Fishing - Galton - Viaggiare e sopravvivere di Graziella Martina

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Fishing-tackle.-Fish-hooks are made of iron, not steel, wire. While the piece of wire is straight, it is laid along a little groove in a block of wood, and there barbed by the stroke of a chisel, slantwise across it. The other end is flattened by a tap of the hammer, or roughened, that it may be held by the whipping; then the point is sharpened by a file, and finished on a stone. The proper curvature is next given, and then the hook is case-hardened (see “Case-hardening”); lastly, the proper temper is given, by heating the hook red hot, and quenching it in grease.
    A traveller should always take a few hooks with him: they should be of the very small and also of the middling-sized sorts; he might have a dozen of each sort whipped on to gut; and at least a couple of casting-lines, with which to use them: also several dozens of tinned iron fish-hooks, of various sizes, such as are used at sea; and plenty of line.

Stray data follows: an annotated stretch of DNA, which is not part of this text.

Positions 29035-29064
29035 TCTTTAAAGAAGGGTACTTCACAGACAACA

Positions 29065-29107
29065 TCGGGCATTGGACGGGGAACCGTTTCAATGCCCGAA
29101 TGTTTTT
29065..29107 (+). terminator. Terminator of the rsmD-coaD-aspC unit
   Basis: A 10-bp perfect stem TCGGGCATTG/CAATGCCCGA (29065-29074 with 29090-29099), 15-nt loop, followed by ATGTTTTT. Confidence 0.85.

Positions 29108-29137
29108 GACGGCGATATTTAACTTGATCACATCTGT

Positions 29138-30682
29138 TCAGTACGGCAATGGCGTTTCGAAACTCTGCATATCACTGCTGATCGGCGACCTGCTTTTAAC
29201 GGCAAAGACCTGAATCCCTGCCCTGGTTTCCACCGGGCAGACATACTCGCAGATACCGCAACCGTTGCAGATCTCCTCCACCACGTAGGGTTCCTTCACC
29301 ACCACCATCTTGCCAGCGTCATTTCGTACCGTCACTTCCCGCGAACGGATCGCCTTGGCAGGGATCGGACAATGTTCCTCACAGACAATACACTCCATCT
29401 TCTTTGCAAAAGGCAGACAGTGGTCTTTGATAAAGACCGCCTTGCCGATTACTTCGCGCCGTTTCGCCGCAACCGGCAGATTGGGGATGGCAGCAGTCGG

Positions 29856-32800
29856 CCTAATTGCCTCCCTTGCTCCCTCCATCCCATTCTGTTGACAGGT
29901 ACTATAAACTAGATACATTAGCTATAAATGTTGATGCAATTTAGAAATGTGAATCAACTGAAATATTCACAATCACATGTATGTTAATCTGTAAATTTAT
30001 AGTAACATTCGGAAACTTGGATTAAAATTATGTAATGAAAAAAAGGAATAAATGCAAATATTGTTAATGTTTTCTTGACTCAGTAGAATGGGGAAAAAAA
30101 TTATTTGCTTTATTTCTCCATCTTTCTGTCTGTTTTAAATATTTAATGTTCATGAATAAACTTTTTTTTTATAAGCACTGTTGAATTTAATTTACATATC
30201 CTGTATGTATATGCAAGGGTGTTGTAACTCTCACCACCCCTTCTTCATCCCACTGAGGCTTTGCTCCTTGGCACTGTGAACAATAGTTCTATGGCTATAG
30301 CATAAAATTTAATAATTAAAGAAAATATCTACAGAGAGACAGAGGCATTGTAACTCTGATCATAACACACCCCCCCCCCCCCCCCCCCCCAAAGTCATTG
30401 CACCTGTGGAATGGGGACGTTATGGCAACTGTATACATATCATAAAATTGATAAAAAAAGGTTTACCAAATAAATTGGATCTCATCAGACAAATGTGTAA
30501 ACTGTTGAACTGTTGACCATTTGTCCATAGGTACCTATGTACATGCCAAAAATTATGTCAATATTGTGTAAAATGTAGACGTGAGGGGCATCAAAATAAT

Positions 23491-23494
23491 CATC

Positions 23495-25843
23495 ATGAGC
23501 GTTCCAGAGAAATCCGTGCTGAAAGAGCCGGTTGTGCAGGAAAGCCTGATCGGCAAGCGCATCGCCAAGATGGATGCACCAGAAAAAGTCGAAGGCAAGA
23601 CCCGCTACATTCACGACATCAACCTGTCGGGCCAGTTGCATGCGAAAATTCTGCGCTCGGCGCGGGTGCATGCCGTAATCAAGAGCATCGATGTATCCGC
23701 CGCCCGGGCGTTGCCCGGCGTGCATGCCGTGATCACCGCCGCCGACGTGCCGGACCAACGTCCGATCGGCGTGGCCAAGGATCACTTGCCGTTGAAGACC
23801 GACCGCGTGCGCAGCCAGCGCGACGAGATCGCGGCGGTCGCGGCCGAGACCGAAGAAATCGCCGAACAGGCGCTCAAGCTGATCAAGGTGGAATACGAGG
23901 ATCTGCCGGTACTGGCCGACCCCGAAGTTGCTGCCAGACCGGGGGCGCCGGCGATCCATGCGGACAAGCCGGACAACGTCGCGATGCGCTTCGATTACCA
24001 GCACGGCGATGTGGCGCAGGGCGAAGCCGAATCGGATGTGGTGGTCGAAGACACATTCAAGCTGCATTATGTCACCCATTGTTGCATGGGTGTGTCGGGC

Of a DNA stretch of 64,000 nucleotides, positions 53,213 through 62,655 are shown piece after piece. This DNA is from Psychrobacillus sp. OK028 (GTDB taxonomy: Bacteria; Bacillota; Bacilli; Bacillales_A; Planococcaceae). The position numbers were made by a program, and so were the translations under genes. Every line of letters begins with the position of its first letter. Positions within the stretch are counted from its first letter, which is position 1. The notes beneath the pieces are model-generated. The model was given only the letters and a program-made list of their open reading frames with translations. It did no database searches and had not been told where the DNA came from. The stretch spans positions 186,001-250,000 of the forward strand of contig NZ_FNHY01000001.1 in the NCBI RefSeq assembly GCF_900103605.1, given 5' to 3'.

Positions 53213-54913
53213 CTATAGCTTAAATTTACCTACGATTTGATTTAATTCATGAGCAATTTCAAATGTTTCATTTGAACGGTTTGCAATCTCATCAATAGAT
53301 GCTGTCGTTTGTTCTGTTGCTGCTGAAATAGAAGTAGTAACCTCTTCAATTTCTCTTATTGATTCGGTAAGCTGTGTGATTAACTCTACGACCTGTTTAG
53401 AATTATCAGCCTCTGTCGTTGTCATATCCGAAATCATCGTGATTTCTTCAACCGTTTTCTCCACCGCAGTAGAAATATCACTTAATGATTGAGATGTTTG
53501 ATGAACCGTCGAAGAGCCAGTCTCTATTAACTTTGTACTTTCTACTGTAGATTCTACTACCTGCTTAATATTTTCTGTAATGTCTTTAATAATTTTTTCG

Fishing-lines.-Twisted sinews will make a fishing-line. To make a strong fine line, unravel a good silk handkerchief, and twist the threads into a whipcord. (See also “Substitutes for String”.)
             Gut is made from silkworms; but the scrapings of the membrane in the manufacture of catgut (see “Sinew-thread”) make a fine, strong, and somewhat transparent thread: twisted horsehair can almost always be obtained: and boiling this in soap-lees, takes away its oiliness
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